However, the graph provided in the rebuttal statement is missing key information that renders it meaningless in proving the Appellant’s case – there is no title, there is no source quoted, there are no ‘Y’ axis labels, and there is no legend explaining what lines ‘A’, ‘B’ and ‘C’ represent.

Therefore, our view is that the graph should be afforded no weight at all.

Notwithstanding the above, it is our contention that it is quite clearly the same graph as that provided at the Inquiry (by Mr Parker) on page 4 of the TRL document (R/6) “Roundabout Capacity: The UK Empirical Methodology”.

If the conclusion is reached that the two graphs are the same, illustrating the same data and equations, then one must question why TRL would have sent Mr Oates a graph relating to roundabout entry capacity, when all other correspondence between them related to priority junction capacity? (Mr Oates did not present the correspondence relating to the graph to the Inquiry)

In respect of the graph itself, given that the straight lines on the graph represent the relationship between the two terms (‘x’ and ‘y’) within a specific linear equation – a mathematical fact that has no room for interpretation – if the conclusion is reached that the two graphs are the same, and that they actually refer to roundabout capacity; then it is simply not possible for the same graph to relate to priority junction capacity, as the equations relating to each are fundamentally different.

DIA

It is clear that there is a fundamental disagreement between the Appellant, the Council and KOMG regarding the current operation of the Meadow Lane junction with Longton Road, and the reasoning behind the calibration of the base model using the ‘Direct Intercept Adjustment’ (DIA), which as agreed at the Inquiry is also known as ‘Intercept Correction’.

However, the one issue on which all parties are agreed is that, at the give-way line, left-turning vehicles from Meadow Lane are not constrained; they can leave the existing residential estate with minimal delay once at the give-way line.

Therefore, one needs to understand why the correct geometrical inputs into PICADY do not replicate the existing conditions, and hence why the DIA is required?

The logical answer to this can only be that, if left-turners from Meadow Lane are not constrained in themselves (as agreed), and the only turns that are made at the junction from Meadow Lane are a left-turn and a right-turn (as evidenced by the count data); then it must be the right-turners that are constrained at the give-way line, due to a combination of influences on their movement that PICADY simply cannot replicate through geometry and traffic flow inputs alone (as evidenced by the fact that without the DIA, it materially under-represents the queueing and delay at the junction).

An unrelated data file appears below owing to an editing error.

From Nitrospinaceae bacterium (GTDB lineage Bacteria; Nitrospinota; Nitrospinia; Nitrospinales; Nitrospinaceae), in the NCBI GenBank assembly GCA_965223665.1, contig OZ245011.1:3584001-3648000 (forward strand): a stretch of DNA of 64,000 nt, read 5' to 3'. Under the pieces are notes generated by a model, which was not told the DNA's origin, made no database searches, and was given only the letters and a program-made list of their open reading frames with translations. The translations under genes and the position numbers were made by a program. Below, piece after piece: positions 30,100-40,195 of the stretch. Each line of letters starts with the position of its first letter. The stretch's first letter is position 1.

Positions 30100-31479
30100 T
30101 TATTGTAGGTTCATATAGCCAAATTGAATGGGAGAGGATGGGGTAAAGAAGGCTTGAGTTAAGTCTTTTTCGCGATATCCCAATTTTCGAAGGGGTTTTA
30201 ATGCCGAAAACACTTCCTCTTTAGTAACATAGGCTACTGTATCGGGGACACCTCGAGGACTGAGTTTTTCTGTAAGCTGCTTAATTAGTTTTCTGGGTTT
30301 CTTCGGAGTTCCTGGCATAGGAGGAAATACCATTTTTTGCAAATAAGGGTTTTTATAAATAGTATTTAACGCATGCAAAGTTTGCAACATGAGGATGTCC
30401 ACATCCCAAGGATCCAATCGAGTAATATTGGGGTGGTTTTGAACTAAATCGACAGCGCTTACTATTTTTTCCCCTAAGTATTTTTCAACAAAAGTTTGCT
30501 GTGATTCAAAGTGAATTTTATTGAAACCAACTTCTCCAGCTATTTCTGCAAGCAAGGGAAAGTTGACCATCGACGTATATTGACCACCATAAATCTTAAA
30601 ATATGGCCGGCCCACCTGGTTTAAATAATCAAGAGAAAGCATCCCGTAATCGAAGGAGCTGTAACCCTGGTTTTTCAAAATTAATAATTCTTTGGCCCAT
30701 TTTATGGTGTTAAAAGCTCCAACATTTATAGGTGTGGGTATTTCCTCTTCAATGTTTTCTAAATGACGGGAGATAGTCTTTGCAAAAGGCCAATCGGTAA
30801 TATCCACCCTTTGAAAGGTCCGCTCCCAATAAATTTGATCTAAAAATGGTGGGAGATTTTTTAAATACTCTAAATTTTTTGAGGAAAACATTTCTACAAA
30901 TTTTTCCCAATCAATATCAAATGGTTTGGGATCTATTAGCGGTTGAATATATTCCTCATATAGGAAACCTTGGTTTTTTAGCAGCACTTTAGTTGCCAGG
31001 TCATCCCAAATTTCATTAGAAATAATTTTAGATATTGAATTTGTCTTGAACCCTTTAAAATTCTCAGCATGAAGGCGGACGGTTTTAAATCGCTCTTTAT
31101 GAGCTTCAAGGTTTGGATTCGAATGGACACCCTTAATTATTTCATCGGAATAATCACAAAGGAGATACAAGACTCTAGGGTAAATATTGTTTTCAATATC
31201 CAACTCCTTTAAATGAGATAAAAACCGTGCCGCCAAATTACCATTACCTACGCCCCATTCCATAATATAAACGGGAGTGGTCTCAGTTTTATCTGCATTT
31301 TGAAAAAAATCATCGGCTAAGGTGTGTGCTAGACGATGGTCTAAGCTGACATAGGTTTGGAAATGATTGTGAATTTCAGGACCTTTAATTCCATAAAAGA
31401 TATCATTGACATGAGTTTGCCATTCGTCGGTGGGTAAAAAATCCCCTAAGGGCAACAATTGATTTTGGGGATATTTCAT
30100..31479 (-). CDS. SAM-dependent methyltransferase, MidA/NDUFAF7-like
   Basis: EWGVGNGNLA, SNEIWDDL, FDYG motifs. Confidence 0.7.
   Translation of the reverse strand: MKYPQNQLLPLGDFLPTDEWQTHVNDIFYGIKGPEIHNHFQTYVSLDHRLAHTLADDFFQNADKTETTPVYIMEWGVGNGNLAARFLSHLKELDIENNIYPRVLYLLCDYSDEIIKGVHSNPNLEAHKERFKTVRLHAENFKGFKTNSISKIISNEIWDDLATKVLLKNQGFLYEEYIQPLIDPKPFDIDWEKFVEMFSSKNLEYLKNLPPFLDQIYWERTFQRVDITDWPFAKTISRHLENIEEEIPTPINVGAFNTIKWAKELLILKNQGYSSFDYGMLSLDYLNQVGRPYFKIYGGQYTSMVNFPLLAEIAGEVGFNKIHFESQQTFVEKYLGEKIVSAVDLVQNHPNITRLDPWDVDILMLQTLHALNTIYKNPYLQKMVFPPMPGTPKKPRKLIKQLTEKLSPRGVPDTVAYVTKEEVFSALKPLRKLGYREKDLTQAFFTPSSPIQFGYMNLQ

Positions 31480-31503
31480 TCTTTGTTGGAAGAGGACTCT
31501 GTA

Given that the DIA is an adjustment made to the capacity of the give-way line itself, it therefore follows that if the future proposed layout does nothing to change Longton Road itself, and nothing to improve the right-turn movement from the Meadow Lane give-way line onto Longton Road (both points agreed by Mr Oates, under cross-examination), the DIA simply cannot be removed in the future year model.

Even though the proposed junction improvement provides a separate flared lane for the right-turning vehicles, the external factors influencing their movement from the give-way line (which required the DIA in the first place, and to which the DIA relates) have not changed.

Using engineering judgement, the DIA must be retained; there is no other logical conclusion to this issue.

Irrational Behaviour

Part of the Appellant’s case (albeit it is acknowledged that they do not seek to rely on this element) is that the provision of two separate lanes for traffic on Meadow Lane will afford the opportunity for right-turning drivers to reduce their delay at the junction (when waiting behind other right-turning vehicles) by utilising the left-turning lane, to instead make a left-turn from Meadow Lane and take a different route to their eventual destination.